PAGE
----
The canvas rotate method can be useful for doing quick on the fly rotations, but doing so will cost some overhead compared to having sprite sheets where the rotations have been worked out before hand. Still if I just want to quickly rotate something in canvas there is the rotate method in the 2d drawing context, so lets look at some examples of this as well as related topics such as the canvas translate method and save and restore.
Here I have the external basic.js file, in which I start out by getting a reference to the canvas element and the 2d drawing content of that element just as with any other canvas project.
I then worked out a simple draw method that just strokes a rectangle to the canvas. When I call this method I pass a reference to the context, and an additional object that passes the dimensions of the box I want to draw. By default It will place the box centered around the top left corner of the canvas, and this is intentional when it comes to using the canvas translate method along with the canvas rotate method.
I then paint a black background for the whole canvas followed by using the drawBox method by itself. After that I use the save method to store the state of the context, translate the canvas to the point that I want the center of the box to be, and then use the canvas rotate method to rotate the canvas.
In this section I will be going over a canvas rotate example that involves changing the point at which an object rotates.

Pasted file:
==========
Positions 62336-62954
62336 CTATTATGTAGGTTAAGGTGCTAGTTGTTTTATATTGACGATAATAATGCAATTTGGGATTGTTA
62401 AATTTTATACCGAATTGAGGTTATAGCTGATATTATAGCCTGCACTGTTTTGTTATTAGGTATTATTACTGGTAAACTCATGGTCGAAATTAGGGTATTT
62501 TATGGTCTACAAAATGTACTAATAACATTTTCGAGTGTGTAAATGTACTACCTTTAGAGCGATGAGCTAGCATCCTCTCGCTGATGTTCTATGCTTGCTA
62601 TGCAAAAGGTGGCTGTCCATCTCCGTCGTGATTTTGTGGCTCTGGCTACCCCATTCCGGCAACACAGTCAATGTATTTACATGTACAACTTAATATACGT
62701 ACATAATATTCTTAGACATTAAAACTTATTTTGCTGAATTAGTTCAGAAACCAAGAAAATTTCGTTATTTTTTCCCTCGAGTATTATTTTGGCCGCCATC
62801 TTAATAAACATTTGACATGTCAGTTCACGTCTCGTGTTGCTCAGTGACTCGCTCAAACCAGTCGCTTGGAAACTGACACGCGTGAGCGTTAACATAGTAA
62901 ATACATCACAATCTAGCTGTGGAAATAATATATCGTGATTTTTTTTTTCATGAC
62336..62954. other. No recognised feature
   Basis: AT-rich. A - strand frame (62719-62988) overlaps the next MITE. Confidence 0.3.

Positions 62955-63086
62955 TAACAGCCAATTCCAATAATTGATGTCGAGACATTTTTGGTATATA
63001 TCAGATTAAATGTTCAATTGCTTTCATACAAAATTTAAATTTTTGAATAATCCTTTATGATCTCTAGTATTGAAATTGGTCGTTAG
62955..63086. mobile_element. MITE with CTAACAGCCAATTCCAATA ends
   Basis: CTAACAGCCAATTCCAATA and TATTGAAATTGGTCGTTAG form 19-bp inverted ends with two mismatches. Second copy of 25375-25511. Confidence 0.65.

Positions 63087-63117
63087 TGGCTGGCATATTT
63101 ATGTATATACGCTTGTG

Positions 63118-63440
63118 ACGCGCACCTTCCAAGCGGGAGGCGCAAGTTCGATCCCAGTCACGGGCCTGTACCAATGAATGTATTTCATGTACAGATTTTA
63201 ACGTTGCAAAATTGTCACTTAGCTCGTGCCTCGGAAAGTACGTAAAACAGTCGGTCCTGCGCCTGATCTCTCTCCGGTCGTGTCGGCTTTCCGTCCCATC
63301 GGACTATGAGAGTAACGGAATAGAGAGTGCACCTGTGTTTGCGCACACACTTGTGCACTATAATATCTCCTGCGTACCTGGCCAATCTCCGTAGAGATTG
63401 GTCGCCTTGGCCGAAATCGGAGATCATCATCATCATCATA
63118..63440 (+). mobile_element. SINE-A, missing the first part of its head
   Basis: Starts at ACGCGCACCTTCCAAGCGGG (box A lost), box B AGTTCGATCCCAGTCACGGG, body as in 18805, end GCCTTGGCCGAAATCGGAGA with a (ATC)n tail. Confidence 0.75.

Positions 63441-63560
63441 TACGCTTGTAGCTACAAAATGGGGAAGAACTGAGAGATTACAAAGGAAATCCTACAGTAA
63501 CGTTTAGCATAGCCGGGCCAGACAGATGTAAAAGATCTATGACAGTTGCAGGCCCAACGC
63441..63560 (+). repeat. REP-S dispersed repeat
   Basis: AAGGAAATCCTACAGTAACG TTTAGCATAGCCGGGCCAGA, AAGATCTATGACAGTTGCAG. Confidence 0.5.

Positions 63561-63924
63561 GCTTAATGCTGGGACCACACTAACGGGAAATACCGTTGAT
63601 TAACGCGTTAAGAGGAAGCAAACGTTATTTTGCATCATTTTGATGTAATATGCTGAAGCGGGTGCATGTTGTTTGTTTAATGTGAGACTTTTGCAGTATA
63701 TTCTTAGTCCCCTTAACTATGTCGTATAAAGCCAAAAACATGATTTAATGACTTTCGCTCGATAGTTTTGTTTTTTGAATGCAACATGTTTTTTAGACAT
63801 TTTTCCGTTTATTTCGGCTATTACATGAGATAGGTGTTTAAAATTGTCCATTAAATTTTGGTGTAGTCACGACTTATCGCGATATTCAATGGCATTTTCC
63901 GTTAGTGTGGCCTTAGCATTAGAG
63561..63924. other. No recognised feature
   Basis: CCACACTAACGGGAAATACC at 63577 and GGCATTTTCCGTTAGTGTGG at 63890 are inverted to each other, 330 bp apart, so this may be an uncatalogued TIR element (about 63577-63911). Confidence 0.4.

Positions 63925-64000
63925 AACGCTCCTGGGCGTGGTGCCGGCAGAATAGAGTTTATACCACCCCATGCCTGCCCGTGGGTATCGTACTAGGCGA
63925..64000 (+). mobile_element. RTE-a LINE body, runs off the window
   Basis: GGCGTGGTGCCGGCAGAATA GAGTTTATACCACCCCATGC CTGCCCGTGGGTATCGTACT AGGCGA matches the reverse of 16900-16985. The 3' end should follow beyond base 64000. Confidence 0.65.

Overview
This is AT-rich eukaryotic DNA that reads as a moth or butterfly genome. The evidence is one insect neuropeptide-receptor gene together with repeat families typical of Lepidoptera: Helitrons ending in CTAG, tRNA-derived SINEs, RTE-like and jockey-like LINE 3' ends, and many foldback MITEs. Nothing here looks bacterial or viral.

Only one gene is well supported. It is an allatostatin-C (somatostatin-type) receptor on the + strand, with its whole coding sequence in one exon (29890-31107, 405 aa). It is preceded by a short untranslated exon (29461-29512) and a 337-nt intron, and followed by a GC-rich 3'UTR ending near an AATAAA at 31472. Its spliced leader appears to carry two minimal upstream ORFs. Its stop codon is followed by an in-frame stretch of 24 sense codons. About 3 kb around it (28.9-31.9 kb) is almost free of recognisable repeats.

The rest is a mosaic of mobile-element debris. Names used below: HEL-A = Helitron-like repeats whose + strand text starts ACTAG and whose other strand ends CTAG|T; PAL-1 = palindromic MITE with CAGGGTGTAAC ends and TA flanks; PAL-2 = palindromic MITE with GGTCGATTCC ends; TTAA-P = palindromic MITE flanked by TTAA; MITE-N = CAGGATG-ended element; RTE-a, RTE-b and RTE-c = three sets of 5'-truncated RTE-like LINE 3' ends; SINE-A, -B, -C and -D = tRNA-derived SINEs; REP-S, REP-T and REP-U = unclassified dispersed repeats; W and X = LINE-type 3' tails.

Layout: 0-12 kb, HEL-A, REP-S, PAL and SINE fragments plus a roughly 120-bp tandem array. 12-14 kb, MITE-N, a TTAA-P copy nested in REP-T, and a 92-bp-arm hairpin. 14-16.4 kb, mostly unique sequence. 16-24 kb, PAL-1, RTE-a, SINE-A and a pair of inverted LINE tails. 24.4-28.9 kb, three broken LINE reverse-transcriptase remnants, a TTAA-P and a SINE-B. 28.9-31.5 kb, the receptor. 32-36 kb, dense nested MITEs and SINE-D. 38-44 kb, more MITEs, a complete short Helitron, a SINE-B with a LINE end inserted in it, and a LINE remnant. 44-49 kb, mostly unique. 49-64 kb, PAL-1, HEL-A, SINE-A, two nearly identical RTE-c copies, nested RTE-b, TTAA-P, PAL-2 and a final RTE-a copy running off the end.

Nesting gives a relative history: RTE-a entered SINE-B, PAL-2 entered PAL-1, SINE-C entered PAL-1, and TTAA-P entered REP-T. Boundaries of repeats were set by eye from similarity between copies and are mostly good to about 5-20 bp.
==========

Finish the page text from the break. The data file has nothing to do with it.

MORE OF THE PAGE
Just about all canvas rotate examples involve saving the context, translating to a point in the canvas matrix, and rotating the canvas around that point that the canvas was translated to. At that point the object is then rendered at a point that is a negative value that is half the width and height of the object. However it does not always have to be that way, there are in effect two points of interest here, the point that I am translating to, and another point that is relative to that point.
The canvas rotate method works okay for on the fly rotations, but it might not always be a good idea to rely on it all the time for all projects. It can cost a fair amount of system resources to preform a rotation, and if you have a lot of display objects all at once on the canvas it can really slow things down on clients that do not a great deal of CPU overhead to work with.
So a better solution sometimes might be to create a sprite sheet with all the rotations preformed before hand and then use that as a way to change the rotation of display objects. Other solutions that might involve collections of points might be just as expensive if not more expensive depending on the number of points.